County of Santa Clara Behavioral Health and MILO Collaborate to Transform Simulation Training in Behavioral Health Intervention

County of Santa Clara Behavioral Health and MILO Collaborate to Transform Simulation Training in Behavioral Health Intervention


MILO  is excited to announce a collaboration with the county of Santa Clara Behavioral Health on the development of new simulation training content focused on behavioral health response. These scenarios address the complexities of behavioral health response, providing law enforcement, clinical social workers, and clinicians to train effectively on the MILO Range simulator. “We are dedicated to providing law enforcement and social workers with the necessary tools to navigate complex behavioral health scenarios effectively in a safe training environment, where they feel safe to ask questions, make mistakes, practice, learn skills, overcome challenges, and make improvements, while responding with compassion and respect,” says Amanda Williams, Cognitive Division Manager at MILO. The scenarios were created in close consultation with clinical social workers and clinicians, ensuring a truthful portrayal of behaviors representing someone in crisis or with Alzheimer’s, for example.

What sets this collaboration apart is the commitment to authenticity and genuine representation. The County of Santa Clara and MILO have prioritized the direct involvement of actual community representatives. Rather than relying solely on actors portraying diverse community members, the scenarios developed prioritize the participation of actual representatives from each community. Notably, the training content is designed to encompass the unique experiences and challenges faced by LGBTQ+ individuals, as well as Spanish and Vietnamese-speaking communities. This inclusive approach fosters empathy, cultural understanding, and ultimately leads to improved outcomes in the field of behavioral health intervention. “The training scenarios have the unique ability to translate what is learned in a safe training environment and then utilize these same skills in the real world. The message is that the skills learned address the importance of verbal de-escalation when managing someone in a behavioral health crisis and saves lives,” as noted by Sandra Hernandez, LCSW, Division Director of Community Mobile Crisis Services, County of Santa Clara, CA.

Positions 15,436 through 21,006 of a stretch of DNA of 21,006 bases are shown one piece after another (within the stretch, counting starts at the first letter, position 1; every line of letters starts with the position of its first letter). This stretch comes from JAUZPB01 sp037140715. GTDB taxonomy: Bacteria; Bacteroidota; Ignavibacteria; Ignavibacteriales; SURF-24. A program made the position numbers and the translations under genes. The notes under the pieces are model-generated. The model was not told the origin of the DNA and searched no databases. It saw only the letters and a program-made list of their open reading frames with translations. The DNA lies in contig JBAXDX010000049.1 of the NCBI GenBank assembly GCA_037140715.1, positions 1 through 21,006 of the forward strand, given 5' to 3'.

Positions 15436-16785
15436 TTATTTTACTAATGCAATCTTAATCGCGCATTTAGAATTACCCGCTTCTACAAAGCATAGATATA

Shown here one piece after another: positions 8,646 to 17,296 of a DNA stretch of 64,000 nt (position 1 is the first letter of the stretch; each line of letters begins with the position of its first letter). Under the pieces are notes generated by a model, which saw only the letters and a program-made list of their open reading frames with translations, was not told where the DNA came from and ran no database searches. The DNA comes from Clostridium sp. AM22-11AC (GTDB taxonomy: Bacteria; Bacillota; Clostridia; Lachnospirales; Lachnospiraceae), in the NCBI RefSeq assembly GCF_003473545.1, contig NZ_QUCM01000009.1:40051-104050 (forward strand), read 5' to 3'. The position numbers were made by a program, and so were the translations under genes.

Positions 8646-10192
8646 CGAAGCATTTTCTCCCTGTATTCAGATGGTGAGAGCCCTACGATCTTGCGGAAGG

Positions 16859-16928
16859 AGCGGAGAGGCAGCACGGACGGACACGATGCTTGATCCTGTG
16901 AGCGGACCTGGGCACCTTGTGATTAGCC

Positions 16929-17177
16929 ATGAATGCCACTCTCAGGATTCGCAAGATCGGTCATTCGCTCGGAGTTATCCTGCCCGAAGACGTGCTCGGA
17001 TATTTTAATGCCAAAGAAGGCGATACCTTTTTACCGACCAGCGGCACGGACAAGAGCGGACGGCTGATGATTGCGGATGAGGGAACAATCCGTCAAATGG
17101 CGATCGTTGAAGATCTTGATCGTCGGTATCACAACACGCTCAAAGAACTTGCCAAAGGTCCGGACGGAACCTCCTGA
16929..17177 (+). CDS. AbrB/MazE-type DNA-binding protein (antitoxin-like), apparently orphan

This approach ensures that the training content accurately reflects lived experiences, cultural nuances, and specific challenges faced by individuals represented in those communities. By incorporating the voices and perspectives of community members directly into the training process, the County of Santa Clara Behavioral Health and MILO aim to create a more immersive and authentic learning environment enabling more effective and compassionate responses when responding to complex behavioral health crises.